Fulcrum Capital Management, a UK based hedge fund points out how monetary easing from central banks affects the financial picture. The letter emphasizes the change in Bernanke focus strategy and details the thinking behind it. The latest dose (QEIII) of quantitative easing by the Federal Reserve signifies a greater tilt towards sorting out unemployment rather than correcting inflation. These measures contrast with previous rounds of QE when greater weight was given to lowering inflation. It is reasonable to expect that the Fed is not surprised by how the market has reacted to QEIII, that  is by increasing inflation expectations.  It seems that Bernanke is undeterred by rise in inflation beyond its 2 percent target for a while, but is more concerned with solving the unemployment problem with a hands-on approach rather than as a byproduct of other policies. It is worth mentioning that maintaining inflation around 2 percent has been the primary objective on which easing policies are shaped.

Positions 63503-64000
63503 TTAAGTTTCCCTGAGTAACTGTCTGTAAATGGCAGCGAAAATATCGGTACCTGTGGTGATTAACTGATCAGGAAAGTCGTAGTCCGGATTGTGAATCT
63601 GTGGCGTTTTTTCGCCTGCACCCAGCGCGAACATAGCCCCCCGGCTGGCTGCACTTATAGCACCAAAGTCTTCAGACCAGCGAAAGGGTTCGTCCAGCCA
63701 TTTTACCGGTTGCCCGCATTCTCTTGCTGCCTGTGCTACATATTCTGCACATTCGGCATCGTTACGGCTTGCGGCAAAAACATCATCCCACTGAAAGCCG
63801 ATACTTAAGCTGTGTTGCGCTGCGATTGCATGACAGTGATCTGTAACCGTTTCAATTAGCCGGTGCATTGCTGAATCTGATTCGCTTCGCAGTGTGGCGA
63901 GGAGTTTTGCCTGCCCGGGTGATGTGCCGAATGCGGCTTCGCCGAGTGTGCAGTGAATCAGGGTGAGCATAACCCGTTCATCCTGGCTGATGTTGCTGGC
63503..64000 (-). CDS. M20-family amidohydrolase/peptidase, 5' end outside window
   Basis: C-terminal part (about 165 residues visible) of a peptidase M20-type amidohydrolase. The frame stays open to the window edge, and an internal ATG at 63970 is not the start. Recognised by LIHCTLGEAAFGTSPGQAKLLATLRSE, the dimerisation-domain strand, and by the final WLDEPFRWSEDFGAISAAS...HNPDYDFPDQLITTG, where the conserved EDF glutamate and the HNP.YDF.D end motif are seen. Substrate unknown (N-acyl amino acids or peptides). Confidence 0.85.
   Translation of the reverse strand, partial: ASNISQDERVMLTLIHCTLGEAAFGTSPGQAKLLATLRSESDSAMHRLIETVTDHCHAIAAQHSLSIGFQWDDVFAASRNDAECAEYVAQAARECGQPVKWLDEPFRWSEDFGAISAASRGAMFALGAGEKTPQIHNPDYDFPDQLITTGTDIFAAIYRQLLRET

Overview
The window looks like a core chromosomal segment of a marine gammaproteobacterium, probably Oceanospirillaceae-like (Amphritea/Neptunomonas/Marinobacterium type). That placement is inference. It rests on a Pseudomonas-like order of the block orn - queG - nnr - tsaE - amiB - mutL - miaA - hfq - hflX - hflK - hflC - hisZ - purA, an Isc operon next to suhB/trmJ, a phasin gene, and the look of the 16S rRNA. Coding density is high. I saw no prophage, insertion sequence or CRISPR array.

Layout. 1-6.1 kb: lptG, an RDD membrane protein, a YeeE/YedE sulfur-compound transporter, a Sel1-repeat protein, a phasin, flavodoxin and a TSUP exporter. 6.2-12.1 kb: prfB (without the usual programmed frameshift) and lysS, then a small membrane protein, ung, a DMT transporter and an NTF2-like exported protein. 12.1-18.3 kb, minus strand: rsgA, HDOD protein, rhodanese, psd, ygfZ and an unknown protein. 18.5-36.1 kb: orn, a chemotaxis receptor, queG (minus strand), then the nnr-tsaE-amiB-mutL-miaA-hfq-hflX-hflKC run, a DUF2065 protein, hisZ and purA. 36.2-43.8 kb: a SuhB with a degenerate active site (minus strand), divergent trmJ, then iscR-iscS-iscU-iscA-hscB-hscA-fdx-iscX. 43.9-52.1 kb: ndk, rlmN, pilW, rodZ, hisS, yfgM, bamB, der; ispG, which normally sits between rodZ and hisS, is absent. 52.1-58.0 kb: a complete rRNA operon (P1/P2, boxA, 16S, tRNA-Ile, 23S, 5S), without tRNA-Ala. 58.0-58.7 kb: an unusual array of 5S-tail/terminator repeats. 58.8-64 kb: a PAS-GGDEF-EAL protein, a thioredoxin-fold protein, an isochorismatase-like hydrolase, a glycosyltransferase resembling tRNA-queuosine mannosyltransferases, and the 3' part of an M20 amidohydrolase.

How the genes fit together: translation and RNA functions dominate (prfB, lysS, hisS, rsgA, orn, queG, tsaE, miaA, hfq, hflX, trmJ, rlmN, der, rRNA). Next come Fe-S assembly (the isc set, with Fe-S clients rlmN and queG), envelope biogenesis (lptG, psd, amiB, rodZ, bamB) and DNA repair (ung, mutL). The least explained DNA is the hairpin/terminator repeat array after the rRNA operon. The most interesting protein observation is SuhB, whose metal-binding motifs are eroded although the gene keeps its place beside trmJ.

Bernanke has always touted a dual mandate where the implication has been that equal weight will be given to achieving inflation targets and closing the gap in employment but practically speaking, Fed’s more direct focus has been on inflation until its announcement of QEIII on September 13. Neither the unemployment projections have changed since Fed’s inflation focused January 2012 policy nor is their any change in FOMC’s inflation outlook, so the only plausible explanation is that the Fed has weighed in the seriousness of the unemployment and thinks that the slowdown in the labor market requires more urgent attention. Bernanke may fear that the problems in the labor market, if left unattended by the Fed, could shape into a permanent structural problem. The employment gap can be exacerbated in the long term when the labor force downsizes to accommodate in the contracted economy. The participation rate is already declining at a faster rate than it did in previous years (see chart below).